Islamic Fundamentalism

Islamic Fundamentalism is a broad term that refers to the philosophical or theological approach of certain groups within the Islamic tradition who hold that the Qur'an is the inerrant and literal word of God, and that Muslims are required to strictly adhere to the religious practices and moral codes found there. Most forms of Islamic Fundamentalism maintain that a true Muslim state and society is essential for following Islamic religious law, and hold that there should be no distinction between religious and political life, a position that puts them in tension with the modern democratic principle of the separation of church and state.  However, Fundamentalist Islamic movements vary greatly regarding doctrine and social and political positions. Some fundamentalist movements are markedly conservative and propound a narrow understanding of the Islamic tradition, whereas others employ Marxist and other socialist strategies and principles. Many fundamentalist Muslim groups also employ a sharply dualist ideology in which everyone is either part of the group or against it. This affects how they interact with other groups, including other Muslim traditions, Judaism, Hinduism, Christianity, and the secular West. For some Islamic Fundamentalists, this position is linked to the concept of jihad (struggle, or more typically regarded as holy war) that is common among some Islamic fundamentalist groups. Islamic fundamentalism is also the primary source of much of the resistance to the West and secular modernism within Muslim countries.  Although Islamic Fundamentalism receives a tremendous amount of attention in the western media, it represents a minority position within the Islamic tradition and is openly rejected and resisted by many Muslims.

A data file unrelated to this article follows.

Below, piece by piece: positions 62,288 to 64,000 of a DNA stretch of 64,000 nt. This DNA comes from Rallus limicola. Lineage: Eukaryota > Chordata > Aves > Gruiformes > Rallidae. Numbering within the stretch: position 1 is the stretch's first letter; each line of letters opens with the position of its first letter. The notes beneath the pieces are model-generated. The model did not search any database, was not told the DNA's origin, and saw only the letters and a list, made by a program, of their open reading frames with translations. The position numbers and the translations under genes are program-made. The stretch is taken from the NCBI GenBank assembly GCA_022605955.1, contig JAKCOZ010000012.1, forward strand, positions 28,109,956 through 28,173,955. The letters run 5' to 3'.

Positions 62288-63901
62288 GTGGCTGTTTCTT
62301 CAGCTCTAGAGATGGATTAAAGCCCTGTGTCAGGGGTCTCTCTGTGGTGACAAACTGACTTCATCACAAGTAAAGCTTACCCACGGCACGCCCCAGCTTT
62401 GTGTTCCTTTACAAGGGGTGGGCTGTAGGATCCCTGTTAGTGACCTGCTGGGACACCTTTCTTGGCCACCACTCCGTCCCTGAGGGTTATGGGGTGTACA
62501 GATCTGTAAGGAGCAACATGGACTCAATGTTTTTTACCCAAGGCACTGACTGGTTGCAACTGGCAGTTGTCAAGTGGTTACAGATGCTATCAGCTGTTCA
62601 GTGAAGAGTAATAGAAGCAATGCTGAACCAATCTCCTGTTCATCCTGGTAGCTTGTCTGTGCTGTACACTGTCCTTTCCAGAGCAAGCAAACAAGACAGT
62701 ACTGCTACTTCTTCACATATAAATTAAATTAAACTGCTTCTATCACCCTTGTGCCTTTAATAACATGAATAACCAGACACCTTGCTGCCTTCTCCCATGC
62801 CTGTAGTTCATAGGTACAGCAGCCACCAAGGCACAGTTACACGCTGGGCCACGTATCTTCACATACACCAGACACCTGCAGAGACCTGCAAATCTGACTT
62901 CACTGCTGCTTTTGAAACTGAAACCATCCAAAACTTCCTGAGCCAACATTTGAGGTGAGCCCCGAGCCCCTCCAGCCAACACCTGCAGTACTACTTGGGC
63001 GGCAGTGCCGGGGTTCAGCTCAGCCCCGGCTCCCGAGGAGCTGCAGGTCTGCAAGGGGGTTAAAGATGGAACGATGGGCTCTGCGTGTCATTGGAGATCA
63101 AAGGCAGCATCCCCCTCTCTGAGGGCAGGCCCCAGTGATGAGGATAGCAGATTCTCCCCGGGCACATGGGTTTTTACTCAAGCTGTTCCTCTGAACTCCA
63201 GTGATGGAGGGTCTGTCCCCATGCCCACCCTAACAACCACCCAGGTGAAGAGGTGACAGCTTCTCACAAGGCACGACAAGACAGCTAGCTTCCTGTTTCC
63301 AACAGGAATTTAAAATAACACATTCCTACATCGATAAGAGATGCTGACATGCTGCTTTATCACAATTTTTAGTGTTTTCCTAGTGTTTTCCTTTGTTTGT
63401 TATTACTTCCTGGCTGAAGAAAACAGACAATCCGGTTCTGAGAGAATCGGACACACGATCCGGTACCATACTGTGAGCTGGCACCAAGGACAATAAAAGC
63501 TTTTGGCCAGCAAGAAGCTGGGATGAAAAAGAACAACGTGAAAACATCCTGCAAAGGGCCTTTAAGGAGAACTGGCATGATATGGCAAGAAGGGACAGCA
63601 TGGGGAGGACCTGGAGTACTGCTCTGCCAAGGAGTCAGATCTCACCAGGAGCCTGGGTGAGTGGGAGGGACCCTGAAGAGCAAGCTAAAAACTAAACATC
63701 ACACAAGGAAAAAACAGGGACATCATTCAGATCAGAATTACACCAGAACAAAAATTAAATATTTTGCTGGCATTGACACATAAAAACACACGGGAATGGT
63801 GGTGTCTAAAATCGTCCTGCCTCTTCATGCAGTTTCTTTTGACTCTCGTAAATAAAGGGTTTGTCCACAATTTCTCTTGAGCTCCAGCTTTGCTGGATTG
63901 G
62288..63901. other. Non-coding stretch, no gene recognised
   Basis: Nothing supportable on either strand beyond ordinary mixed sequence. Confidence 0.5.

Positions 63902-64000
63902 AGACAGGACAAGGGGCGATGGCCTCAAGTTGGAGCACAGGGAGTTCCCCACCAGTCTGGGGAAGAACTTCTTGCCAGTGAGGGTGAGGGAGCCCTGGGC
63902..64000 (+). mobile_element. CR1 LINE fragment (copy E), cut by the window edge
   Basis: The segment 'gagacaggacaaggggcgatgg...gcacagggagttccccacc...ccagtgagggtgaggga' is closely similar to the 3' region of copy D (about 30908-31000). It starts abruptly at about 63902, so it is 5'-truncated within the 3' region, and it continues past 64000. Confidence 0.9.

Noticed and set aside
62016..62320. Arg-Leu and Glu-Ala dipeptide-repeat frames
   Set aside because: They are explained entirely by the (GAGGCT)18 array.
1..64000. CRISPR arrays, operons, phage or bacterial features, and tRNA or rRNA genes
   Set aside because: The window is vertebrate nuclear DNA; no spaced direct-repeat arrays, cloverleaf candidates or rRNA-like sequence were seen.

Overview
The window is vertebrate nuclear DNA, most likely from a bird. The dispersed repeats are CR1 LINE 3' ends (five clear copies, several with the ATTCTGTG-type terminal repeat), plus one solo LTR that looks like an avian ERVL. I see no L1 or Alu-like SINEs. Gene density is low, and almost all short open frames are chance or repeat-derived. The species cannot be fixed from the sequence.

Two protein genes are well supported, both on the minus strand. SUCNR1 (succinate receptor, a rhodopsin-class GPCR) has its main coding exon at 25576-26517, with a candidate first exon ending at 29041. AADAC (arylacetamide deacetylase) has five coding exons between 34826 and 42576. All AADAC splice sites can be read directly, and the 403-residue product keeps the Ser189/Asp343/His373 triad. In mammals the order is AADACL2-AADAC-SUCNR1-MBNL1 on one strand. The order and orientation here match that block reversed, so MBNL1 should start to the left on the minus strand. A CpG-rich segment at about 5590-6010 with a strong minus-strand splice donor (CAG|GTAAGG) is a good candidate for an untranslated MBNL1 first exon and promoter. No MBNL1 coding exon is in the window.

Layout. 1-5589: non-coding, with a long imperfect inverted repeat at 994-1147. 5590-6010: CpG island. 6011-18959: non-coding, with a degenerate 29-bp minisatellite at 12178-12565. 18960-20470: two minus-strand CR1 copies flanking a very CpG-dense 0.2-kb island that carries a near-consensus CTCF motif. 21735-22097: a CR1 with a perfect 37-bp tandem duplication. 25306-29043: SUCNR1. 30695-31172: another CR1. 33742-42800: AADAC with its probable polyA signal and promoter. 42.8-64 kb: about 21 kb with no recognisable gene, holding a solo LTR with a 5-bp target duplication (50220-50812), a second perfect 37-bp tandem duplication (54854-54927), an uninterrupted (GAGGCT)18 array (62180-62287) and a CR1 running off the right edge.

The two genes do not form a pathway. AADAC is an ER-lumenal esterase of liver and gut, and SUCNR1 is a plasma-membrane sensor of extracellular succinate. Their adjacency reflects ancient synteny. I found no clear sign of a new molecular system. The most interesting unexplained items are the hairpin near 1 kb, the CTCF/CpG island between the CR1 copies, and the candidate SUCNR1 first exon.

Quick Facts

Formed 1875
Adherents Unknown
Deity Allah
Sacred Text Qur'an
Origin Middle East
Headquarters None
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